The Armenian quarter of Isfahan dates from the time of Shah Abbas I, who transported a colony of Christians from the town of Julfa (now on Iranâ€™s northern border) en masse, and named the village â€˜New Julfaâ€™. Abbas sought their skills as merchants, entrepreneurs, and artists and he ensured that their religious freedom was respected â€“ albeit at a distance from the cityâ€™s Islamic center. At one time over 42,000 Armenian Christians lived here.
Eleven bridges cross the Zayandeh River in Isfahan (Esfahan). Six of these are modern constructions but the other five crossings date from the Safavid period and earlier in the case of the Shahrestan Bridge. Except for the shorter Marnan Bridge (Pol-e Marnam), the other historic bridges lie to the east of Chahar Bagh Street. The 298m Si-o-Seh Bridge (Pol-e Si-o-Seh) which is known as the Bridge of 33 Arches or Allahverdi Khan Bridge. Allahverdi Khan, a general of Shah Abbas I, completed the bridge in 1602 and the structure acts both as a crossing and a dam. There is a famous teahouse at the northern end of the bridge. Overnight in Isfahan.
Drive to Naeen (146km), have a visit to Naeen's sightseeing.
More than 3,000 years ago the Persians learned how to construct aqueducts underground (qanat in Persian or kariz) to bring water from the mountains to the plains. In the 1960s this ancient system provided more than 70 per cent of the water used in Iran and Naâ€™in is one of the best places in all the world to see these qanats functioning.
Unique to Naâ€™in are some of the most outstanding monuments in all of Iran: the Jame Mosque, one of the first four mosques built in Iran; the Pre-Islamic Narej Fortress; a Pirnia traditional house; the Old Bazaar; Rigareh, a qanat-based watermill; and a Zurkhaneh (a place for traditional sport).
Besides its magnificent monuments, Naâ€™in is also famous for high-quality carpets and wool textile and homemade pastry (copachoo). Overnight in Naeen.
Drive across Naeen towards Anarak, Chopanan, and Jandaq (219km).
Anarak is located at the edge of the 'Dasht-e Kavir' and about 75 km from the city of Nain. The city is surrounded by ruins of an old wall and three watchtowers, which were built about 100 years ago to keep Hossein Kashi and his bandit gang out. There is little agriculture in this region, but there are many mines located near Anarak. Nakhlalk, a lead mine, is the largest active mine near Anarak.
Jandaq is a small city located south of the central desert of Iran, northeast of Isfahan province and is an administrative division of Naâ€™in city. Jandaq is the combination of two Persian words, that is, Janb (next to) and Daq (desert). The city is located at the heart of the desert and it is hard to go there. However, the city attracts a lot of domestic and foreign tourists every year. The small city contains many tourist attractions as follows. Overnight at Mesr Village.
Have a visit to the Jandaq sightseeing and Mesr desert.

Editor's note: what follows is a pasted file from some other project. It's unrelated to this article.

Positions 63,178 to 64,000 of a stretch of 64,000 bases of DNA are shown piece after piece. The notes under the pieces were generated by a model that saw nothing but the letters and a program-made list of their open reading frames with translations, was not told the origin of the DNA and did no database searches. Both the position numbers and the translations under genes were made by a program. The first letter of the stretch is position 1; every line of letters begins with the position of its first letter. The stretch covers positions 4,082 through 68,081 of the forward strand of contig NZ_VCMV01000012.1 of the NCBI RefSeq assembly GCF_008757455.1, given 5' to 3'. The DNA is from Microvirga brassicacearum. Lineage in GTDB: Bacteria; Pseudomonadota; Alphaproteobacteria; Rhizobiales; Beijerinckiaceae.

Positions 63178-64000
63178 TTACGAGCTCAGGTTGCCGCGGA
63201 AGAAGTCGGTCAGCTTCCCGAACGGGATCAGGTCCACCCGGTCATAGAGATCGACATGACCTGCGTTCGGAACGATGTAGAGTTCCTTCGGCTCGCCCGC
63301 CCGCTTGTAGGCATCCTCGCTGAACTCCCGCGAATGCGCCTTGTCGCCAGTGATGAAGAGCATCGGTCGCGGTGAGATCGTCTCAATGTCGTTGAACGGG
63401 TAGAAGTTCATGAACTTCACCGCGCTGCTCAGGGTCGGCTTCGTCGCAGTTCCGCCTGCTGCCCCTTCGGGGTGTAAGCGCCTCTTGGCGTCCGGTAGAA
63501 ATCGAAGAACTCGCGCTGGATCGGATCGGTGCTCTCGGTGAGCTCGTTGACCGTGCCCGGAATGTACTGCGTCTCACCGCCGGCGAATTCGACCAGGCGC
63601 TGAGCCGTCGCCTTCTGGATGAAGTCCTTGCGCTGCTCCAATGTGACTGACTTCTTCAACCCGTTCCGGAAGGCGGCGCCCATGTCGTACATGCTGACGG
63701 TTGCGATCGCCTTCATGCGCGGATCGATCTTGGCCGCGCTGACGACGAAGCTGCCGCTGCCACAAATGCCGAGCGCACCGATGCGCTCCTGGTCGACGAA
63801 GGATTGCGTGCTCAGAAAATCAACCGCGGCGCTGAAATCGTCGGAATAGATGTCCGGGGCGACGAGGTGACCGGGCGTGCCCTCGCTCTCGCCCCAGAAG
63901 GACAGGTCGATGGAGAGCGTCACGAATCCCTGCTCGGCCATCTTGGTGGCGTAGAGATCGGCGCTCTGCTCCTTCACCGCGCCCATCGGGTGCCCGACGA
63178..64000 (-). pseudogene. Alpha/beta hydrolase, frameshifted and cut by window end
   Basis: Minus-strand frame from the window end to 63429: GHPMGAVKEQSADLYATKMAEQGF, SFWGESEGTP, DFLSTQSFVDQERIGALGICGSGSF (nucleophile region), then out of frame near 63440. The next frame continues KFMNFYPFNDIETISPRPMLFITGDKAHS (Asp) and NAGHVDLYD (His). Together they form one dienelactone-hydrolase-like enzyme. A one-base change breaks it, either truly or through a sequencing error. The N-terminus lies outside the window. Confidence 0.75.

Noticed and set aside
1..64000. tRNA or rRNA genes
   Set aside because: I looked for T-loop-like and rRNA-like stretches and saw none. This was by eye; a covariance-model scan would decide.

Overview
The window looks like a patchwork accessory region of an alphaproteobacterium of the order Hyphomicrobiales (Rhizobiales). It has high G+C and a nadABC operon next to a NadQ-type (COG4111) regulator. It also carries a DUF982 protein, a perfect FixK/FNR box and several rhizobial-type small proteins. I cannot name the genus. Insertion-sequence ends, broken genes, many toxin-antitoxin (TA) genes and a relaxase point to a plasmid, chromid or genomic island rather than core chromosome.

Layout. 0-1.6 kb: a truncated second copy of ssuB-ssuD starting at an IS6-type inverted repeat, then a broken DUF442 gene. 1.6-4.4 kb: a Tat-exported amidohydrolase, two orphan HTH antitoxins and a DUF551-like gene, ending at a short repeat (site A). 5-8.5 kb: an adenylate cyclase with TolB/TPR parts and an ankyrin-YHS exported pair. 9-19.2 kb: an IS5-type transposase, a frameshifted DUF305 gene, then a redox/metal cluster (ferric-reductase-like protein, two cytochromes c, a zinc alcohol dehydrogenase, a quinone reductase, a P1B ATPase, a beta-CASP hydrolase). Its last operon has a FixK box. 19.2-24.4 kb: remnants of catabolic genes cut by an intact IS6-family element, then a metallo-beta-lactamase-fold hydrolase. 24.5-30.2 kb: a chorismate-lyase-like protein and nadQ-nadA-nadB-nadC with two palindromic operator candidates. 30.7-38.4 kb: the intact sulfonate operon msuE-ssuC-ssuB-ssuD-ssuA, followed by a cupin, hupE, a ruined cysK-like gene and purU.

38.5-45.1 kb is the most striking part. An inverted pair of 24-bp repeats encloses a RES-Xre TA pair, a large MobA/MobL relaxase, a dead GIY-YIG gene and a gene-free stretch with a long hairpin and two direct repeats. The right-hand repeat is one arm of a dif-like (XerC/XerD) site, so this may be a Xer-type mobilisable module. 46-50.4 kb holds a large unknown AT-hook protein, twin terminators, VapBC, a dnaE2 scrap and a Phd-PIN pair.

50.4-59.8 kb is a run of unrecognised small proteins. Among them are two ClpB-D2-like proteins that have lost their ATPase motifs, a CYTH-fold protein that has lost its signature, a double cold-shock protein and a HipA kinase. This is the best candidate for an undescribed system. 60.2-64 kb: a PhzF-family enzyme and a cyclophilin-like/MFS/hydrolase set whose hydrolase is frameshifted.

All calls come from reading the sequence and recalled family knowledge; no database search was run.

What do you recall when you hear â€œMesrâ€? The Arabic name of Egypt, a country in North Africa? Nile River, Pyramids, Sphinx, and Pharaohs? You are right. But you would be surprised to know, thereâ€™s another Mesr too, but thousands of kilometers away from current Egypt, and tens of kilometers away from any crowded city. A small island in the sand, somewhere in the heart of Iranâ€™s central desert, Mesr is the name of an Iranian village in Khur and Biabanak county, close to the city of Naein which is famous for agricultural production in the area. Overnight at Mesr Village.
Drive from Jandaq to Damqan (261km) and Opert nomads.
Damghan is one of the oldest cities on the Iranian plateau, stretching back 7000 years, and boasts many sites of historic interest. The oldest of these is Tappeh Hessar, lying to the southeast of the city, which holds the ruins of a castle dating from the Sassanid period.
The Tarikhaneh is one of the oldest mosques in Iran, built like a fire temple during the Sassanid dynasty it was converted into a mosque after the advent of Islam. There are also many other historical buildings belonging to Seljuks and other periods. Apart from its historical interest, the city today is mainly known for pistachios and paper almonds (kaghazi) with very thin shells. Overnight at Semnan.
have a visit to Semnan sightseeings, drive to Tehran (339km).
Jame' Mosque of Semnan â€“ built nearly 1,000 years ago by the Seljuq Turks over what used to be an ancient Zoroastrian fire temple. This ancient mosque also includes the famous Seljuq minaret with archaic carvings and designs.
The Gate of the Semnan Fortress â€“ built by the Qajar dynasty under Prince Bahman Mirzaye Baha'ed-dowleh, the son of Fath Ali Shah Qajar. Unfortunately, Reza Shah Pahlavi destroyed the other three entrances and the walls around the old city under the pretext of road construction.
Semnan Bazaar â€“ the place to buy the souvenirs, handicrafts, appliances, food items, etc. Overnight in Tehran.
It's last day and after having breakfast, we transfer to the Imam Khomeini Intl. Airport.
Itinerary may change due to cultural reasons, seasonal changes, Operational logistics and accessibility.
There is a chance to change the itinerary as you desire, please do not hesitate to contact us.